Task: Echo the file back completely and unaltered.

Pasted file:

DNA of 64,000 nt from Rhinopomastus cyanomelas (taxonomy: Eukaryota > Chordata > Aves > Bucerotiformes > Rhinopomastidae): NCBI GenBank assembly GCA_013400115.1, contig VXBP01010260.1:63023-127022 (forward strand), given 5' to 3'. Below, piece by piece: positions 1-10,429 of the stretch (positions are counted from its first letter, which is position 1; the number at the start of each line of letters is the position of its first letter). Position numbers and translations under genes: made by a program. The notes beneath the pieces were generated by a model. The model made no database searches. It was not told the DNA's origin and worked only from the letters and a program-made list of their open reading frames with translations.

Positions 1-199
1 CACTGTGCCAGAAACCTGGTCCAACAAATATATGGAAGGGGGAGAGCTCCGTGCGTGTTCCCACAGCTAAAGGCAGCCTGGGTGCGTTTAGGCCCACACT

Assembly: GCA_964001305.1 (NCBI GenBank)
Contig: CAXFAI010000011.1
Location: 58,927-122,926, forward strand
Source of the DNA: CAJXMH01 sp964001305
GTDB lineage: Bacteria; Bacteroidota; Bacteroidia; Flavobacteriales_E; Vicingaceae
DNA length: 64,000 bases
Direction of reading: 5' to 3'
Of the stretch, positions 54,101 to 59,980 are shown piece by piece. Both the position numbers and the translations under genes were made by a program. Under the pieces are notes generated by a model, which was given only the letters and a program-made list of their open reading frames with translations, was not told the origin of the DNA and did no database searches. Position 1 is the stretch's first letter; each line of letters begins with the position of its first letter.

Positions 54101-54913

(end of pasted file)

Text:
DNA of 64,000 nt from Rhinopomastus cyanomelas (taxonomy: Eukaryota > Chordata > Aves > Bucerotiformes > Rhinopomastidae): NCBI GenBank assembly GCA_013400115.1, contig VXBP01010260.1:63023-127022 (forward strand), given 5' to 3'. Below, piece by piece: positions 1-10,429 of the stretch (positions are counted from its first letter, which is position 1; the number at the start of each line of letters is the position of its first letter). Position numbers and translations under genes: made by a program. The notes beneath the pieces were generated by a model. The model made no database searches. It was not told the DNA's origin and worked only from the letters and a program-made list of their open reading frames with translations.

Positions 1-199
1 CACTGTGCCAGAAACCTGGTCCAACAAATATATGGAAGGGGGAGAGCTCCGTGCGTGTTCCCACAGCTAAAGGCAGCCTGGGTGCGTTTAGGCCCACACT

Assembly: GCA_964001305.1 (NCBI GenBank)
Contig: CAXFAI010000011.1
Location: 58,927-122,926, forward strand
Source of the DNA: CAJXMH01 sp964001305
GTDB lineage: Bacteria; Bacteroidota; Bacteroidia; Flavobacteriales_E; Vicingaceae
DNA length: 64,000 bases
Direction of reading: 5' to 3'
Of the stretch, positions 54,101 to 59,980 are shown piece by piece. Both the position numbers and the translations under genes were made by a program. Under the pieces are notes generated by a model, which was given only the letters and a program-made list of their open reading frames with translations, was not told the origin of the DNA and did no database searches. Position 1 is the stretch's first letter; each line of letters begins with the position of its first letter.

Positions 54101-54913